Brooke-Taylor’s representative says he died Sunday morning”out of COVID-19.” Brooke-Taylor was a part of Cambridge University’s Footlights revue, the breeding ground of many generations of British comedian ability. He broke into television and radio humor in the 1960s alongside potential Monty Python associates John Cleese and Graham Chapman.
The trio specialized in somewhat surreal sketches comprising visual inventiveness, slapstick, and tunes. Their tune Funky Gibbon also became a UK top 10 chart hit in 1975.
Their TV series, which ran across the 1970s, was a hit in Britain, Australia, and New Zealand and developed a cult following in several different nations.
The Goodies formed a portion of a golden age of British tv comedy in the 1960s and 70s that comprised Monty Python’s Flying Circus Not the Nine O’Clock News.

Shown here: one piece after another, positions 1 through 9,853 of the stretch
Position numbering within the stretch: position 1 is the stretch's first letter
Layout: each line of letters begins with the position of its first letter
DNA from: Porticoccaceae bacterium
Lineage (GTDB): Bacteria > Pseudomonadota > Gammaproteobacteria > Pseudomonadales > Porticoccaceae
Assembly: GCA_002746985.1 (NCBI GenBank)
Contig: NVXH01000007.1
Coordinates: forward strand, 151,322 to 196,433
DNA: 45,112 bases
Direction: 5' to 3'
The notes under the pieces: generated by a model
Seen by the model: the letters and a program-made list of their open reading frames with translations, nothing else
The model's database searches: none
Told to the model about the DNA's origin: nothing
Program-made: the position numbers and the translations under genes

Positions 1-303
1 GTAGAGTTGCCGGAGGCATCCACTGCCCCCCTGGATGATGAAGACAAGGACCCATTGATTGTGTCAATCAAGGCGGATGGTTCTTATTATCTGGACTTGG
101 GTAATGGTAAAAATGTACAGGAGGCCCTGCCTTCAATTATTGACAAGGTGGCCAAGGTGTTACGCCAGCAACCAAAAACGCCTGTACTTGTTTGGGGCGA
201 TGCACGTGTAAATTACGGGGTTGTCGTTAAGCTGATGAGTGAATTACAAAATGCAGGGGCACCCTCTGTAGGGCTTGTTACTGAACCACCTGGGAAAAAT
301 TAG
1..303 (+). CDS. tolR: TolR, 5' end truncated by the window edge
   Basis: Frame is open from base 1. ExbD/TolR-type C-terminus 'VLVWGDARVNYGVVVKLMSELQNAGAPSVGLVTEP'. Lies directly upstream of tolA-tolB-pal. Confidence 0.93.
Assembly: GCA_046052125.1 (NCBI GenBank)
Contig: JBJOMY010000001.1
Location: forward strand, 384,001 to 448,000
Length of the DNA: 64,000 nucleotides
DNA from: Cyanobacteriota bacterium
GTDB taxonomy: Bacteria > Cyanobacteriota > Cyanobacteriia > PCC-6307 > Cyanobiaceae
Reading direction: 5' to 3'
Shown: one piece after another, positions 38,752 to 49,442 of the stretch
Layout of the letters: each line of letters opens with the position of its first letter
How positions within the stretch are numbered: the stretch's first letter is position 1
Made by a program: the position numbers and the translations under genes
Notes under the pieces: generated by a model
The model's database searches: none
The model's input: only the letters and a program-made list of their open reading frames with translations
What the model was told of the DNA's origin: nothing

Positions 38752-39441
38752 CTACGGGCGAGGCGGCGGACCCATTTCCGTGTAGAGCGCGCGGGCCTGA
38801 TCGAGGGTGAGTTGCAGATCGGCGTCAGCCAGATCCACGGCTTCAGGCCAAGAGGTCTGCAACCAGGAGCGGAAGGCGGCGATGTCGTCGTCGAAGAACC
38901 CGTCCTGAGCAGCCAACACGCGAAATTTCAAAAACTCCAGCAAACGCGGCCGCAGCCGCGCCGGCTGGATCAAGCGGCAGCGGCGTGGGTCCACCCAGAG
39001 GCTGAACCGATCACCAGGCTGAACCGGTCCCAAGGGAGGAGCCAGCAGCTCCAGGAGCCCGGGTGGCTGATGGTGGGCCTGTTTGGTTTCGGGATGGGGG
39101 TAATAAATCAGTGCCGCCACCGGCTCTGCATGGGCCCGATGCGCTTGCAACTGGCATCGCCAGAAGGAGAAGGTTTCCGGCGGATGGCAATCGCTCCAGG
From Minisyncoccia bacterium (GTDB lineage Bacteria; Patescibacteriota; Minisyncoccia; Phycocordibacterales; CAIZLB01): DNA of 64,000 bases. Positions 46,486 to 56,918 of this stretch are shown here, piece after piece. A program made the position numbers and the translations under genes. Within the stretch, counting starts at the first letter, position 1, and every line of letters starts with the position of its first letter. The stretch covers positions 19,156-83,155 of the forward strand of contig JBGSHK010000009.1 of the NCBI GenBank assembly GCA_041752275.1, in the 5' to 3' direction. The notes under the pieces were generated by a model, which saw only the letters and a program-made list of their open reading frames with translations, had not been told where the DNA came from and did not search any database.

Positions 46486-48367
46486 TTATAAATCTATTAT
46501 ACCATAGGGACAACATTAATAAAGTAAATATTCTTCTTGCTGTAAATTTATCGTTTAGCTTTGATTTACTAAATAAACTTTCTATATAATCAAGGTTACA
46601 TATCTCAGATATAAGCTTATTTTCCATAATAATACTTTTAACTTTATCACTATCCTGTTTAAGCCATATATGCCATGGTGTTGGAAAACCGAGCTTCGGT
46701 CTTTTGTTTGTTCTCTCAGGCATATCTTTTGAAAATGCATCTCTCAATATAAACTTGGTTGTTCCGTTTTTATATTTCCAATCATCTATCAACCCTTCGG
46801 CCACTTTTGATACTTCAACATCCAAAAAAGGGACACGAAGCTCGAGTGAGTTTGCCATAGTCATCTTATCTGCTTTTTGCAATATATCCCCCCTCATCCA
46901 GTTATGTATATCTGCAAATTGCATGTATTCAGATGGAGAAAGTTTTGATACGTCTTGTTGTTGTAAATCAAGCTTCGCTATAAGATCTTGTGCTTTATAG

For over 40 decades, Brooke-Taylor was also a panelist on BBC radio’s much-loved comedy show I’m Sorry I Have not a Clue.
Goodies co-star Garden stated Brooke-Taylor had been”a humorous, social, generous person who had been a joy to use. Audiences found him not amusing but also cute.” “His loss at this horrible time is very difficult to endure,” Garden said.
Writer-performer Stephen Fry tweeted: “Only heard the devastating news of the passing of Tim Brooke-Taylor. A hero for so long as I can recall, and on a few golden events – a colleague and collaborator on I’m Sorry I Have not A Clue. Gentle, kind, humorous, sensible, warm, however piercingly witty when he decided to be. So unhappy.”